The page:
Amir Khan reflects on childhood and his desire to fight
Amir Khan was an 8-year-old when he first walked into a boxing gym, being introduced to the sport by his father, Shah.
“When I walked into the gym for the first time, you could hear the bags being punched,” said Khan, a 2004 Olympic silver medalist. “You could smell the heat and the sweat and the blood and stuff. It felt like home to me. I was like, ‘Wow, I love this place.'”
Khan (29-3, 19 knockouts) will take three consecutive wins into his Dec. 13 clash of former titleholders with Devon Alexander (26-2, 14 KOs) at the MGM Grand in Las Vegas to be televised on Showtime.
Khan’s last setbacks were by consecutive split decision and fourth-round knockout to Lamont Peterson and Danny Garcia in December 2011 and July 2012. Khan’s first loss was a 54-second stoppage loss to Breidis Prescott in September 2008.
In his last fight in May, Khan, 27, made his 147-pound debut with a one-sided unanimous decision over former titleholder Luis Collazo, whom he floored three times in support of the Floyd Mayweather-Marcos Maidana rematch.
Khan had been out of the ring for more than a year prior to the Collazo fight, last being in action for a unanimous decision over two-time lightweight titleholder Julio Diaz in April 2013. Before facing Diaz, Khan had rebounded from the Garcia loss with a 10th-round stoppage of Carlos Molina in December 2012.
Alexander is coming off a unanimous decision victory over Jesus Soto Karass in June. Alexander, 27, had previously faced seven current or past world titleholders in nine fights, a run that includes decision victories over two of Argentina’s most devastating punchers, Maidana and Lucas Matthysse.
Alexander’s only losses are to two-division titlist Timothy Bradley and former IBF titleholder Shawn Porter.
Khan had won won eight consecutive fights, four of them by knockout, before falling to Peterson.
POWER PUNCHER RANDALL BAILEY: ‘ALL I’M ASKING FOR IS A SHOT’
Welterweight Randall Bailey is in a difficult situation as an aging, dangerous fighter without a belt.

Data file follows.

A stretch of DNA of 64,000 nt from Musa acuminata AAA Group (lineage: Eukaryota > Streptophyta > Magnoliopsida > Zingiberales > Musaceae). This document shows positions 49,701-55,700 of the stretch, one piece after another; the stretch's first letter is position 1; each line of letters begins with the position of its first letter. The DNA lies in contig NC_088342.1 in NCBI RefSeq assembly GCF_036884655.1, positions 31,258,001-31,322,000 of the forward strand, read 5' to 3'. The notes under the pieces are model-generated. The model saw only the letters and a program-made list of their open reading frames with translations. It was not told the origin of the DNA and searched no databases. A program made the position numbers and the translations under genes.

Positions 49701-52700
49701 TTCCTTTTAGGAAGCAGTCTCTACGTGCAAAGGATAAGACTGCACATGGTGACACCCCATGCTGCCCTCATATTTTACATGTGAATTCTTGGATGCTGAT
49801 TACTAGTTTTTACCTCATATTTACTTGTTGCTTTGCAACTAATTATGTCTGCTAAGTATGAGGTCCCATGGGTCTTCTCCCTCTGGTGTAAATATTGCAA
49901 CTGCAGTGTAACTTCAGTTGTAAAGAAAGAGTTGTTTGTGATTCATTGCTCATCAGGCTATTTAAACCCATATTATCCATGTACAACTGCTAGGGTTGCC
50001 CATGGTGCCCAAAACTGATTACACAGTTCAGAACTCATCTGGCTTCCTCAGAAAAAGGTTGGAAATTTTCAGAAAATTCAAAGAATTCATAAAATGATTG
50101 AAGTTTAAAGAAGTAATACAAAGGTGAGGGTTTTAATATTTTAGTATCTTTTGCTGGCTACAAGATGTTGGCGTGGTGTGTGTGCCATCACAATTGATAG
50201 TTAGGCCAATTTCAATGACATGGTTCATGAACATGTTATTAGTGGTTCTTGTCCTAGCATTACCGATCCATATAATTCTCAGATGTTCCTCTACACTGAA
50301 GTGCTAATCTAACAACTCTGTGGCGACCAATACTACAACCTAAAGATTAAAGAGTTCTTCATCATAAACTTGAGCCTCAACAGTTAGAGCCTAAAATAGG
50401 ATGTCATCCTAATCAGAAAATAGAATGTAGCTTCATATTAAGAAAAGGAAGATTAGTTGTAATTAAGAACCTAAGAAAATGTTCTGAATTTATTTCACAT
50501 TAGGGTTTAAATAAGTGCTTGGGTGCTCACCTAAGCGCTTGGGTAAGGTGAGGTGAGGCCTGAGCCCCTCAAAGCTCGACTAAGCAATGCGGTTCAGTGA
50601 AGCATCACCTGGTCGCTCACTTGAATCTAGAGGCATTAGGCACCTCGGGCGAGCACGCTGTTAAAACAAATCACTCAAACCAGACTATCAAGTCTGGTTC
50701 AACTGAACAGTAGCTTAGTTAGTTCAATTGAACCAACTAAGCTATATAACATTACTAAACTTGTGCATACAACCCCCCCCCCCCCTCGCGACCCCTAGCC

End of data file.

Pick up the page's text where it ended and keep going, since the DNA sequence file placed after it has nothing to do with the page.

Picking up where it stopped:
“That’s three strikes,” said Bailey, a Miami-based power-puncher who turned 40 in September. “That’s exactly what it is, basically. That’s why no one wants to fight me.”
A two-time titleholder who is managed by Si Stern, Bailey (44-8, 37 knockouts) has been inactive since November 2013, when he won by disqualification over Humberto Toledo. Prior to facing Toledo, Bailey had been dethroned via unanimous decision loss to southpaw Devon Alexander in October 2012.
Bailey said that Stern has inquired unsuccessfully about fights opposite Manny Pacquiao, Amir Khan, Keith Thurman, Andre Berto, Errol Spence Jr. and undefeated Chicago-based welterweight Frederick Lawson.
“I have a great manager,” said Bailey, who is known for his vaunted right hand. “My manager is Si Stern, who has been helping me out [financially,] so I really can’t complain about nothing.”
Mike Jones might represent exhibits A, B and C as well as X, Y and Z as to why Bailey has a hard time finding an opponent.
Trailing on the cards, Bailey dropped the previously unbeaten Jones once each in the 10th and final rounds of an 11th-round stoppage for the IBF’s vacant welterweight title in June 2012. Jones had an unsuccessful return to the ring in August, being beaten bloody during a seventh-round knockout loss to unheralded Jaime Herrera.
“Look, I know what dangers I present and I know about the damage that I can do but again, this is boxing. We all know the risks when we get into this sport,” said Bailey.